Why is that? There’s a conflict that occurs between our expectation of what things ought to be like (Instagram) and what they’re really like (real life). Our expectations for life shift and change as we view images of other people’s best moments. We come to believe in a subliminal way that the extraordinary, perfect life in the here and now is ideal and achievable, and the monotony and struggle of ordinary life is drab and worthless. We want our ordinary life to be extraordinary all of the time. But, as we all know, that’s not real life. The very definition of extraordinary requires the existence of the ordinary. Extraordinary things are a deviation from the ordinary. Instagram gives the impression that it’s possible to have the extraordinary without any ordinary at all.

Monday, July 16, 2018

Must Everything Be Racialized? Reflections on a Recent Article by John C. Richards

Yesterday on his blog, The Exchange, hosted by Christianity Today online, Ed Stetzer gave space to his colleague, John C. Richards, to write about the recent SCOTUS nominee. Richards, a “Christian person of color,” serves as the Managing Director of the Billy Graham Center at Wheaton College. His article is entitled, “Brett Kavanaugh is a Troubling Supreme Court Pick for Black Christians.”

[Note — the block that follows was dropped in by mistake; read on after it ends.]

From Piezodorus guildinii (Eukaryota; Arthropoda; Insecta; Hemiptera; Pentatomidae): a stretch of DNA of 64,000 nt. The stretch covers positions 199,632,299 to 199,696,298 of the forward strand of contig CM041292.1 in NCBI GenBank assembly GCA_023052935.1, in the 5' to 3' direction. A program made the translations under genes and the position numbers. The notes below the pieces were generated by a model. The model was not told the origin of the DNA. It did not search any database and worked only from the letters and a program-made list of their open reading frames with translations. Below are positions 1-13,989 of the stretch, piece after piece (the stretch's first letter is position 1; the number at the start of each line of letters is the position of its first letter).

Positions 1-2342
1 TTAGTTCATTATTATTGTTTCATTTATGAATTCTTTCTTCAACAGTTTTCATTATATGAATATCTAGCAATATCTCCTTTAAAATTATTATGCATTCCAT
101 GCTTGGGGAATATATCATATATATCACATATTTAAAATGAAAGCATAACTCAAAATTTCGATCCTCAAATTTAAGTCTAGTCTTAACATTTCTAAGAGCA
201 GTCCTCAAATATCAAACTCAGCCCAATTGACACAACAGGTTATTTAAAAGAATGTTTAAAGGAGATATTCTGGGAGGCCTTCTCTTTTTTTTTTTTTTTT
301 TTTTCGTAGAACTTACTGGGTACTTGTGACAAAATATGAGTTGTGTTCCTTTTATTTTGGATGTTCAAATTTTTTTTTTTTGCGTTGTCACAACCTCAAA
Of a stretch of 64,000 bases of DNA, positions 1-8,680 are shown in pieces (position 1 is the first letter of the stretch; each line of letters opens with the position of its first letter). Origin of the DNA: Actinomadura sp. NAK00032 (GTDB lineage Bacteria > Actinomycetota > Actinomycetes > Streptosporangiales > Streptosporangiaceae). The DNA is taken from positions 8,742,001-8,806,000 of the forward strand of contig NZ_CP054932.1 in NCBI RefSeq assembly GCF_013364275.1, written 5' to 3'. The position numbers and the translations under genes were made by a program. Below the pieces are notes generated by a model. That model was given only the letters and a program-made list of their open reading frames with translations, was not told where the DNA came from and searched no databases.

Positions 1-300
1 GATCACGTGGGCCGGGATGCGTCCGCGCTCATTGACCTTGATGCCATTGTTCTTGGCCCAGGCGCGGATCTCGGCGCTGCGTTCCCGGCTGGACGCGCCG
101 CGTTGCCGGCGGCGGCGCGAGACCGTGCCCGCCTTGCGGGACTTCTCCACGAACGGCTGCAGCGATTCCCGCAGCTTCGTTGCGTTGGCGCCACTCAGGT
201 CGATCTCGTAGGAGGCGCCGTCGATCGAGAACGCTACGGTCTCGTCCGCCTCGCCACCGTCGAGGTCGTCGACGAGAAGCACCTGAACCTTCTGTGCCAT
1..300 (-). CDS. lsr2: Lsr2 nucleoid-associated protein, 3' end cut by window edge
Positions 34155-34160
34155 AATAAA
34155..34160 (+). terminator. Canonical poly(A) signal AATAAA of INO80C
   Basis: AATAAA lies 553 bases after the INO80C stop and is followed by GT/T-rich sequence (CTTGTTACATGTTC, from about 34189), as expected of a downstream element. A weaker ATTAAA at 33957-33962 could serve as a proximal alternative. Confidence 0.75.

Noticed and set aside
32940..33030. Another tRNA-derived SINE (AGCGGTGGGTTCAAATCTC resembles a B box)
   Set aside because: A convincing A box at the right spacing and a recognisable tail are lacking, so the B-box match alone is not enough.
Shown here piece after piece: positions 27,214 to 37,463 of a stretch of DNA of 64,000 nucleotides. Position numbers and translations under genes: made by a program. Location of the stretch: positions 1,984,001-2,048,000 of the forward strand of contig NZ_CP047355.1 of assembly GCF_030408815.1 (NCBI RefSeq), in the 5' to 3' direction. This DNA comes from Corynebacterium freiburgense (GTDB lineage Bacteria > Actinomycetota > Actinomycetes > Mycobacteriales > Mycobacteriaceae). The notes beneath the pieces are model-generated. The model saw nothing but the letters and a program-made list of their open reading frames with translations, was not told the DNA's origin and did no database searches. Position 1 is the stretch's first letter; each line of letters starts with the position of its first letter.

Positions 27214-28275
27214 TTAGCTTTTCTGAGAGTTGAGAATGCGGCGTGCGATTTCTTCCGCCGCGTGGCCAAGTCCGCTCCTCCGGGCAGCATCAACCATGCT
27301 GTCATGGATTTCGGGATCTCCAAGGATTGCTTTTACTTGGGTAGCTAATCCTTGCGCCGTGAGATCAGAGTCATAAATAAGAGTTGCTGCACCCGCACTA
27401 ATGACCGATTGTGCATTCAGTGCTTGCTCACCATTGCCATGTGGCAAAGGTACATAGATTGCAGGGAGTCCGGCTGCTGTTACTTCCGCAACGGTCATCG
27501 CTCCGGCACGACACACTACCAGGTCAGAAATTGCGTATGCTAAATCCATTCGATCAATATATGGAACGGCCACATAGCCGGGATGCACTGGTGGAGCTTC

Richards’ article strikes me as an example of much that is wrong in American evangelicalism today. It reflects a conviction-shaping-narrative that cannot be sustained by historical facts (and, as we all know, you can have your own opinions, but you cannot have your own facts) as well as the kind of racialized thinking that clouds judgment.

He writes, “I long for the days when Supreme Court judges weren’t viewed as representing a particular ideology.” I assume he means “any” particular ideology rather than only one particular ideology. If that is correct, I wonder when those days existed? Both strict constructionism and loose constructionism are ideological approaches to interpreting the constitution of the United States (as is regarding it as a living document). The former fulfills the 9th Commandment while the latter is the spirit that permeated the days of the judges in Israel’s history (Judges 17:6). Every Supreme Court judge has an ideology. Granted, there may have been times when that was not as readily recognized as it is today. If so, it is a good thing that such naiveté no longer exists.

Richards also opines,  Never before in history has our country been so divided politically. In the past, Senate confirmation hearings for Supreme Court justices were informative and valuable in determining a judge’s fitness to serve in this critical office. Today, confirmation hearings are nothing less than a political slugfest that often values partisanship over a jurist’s ability to fill a seat on the highest court in the land.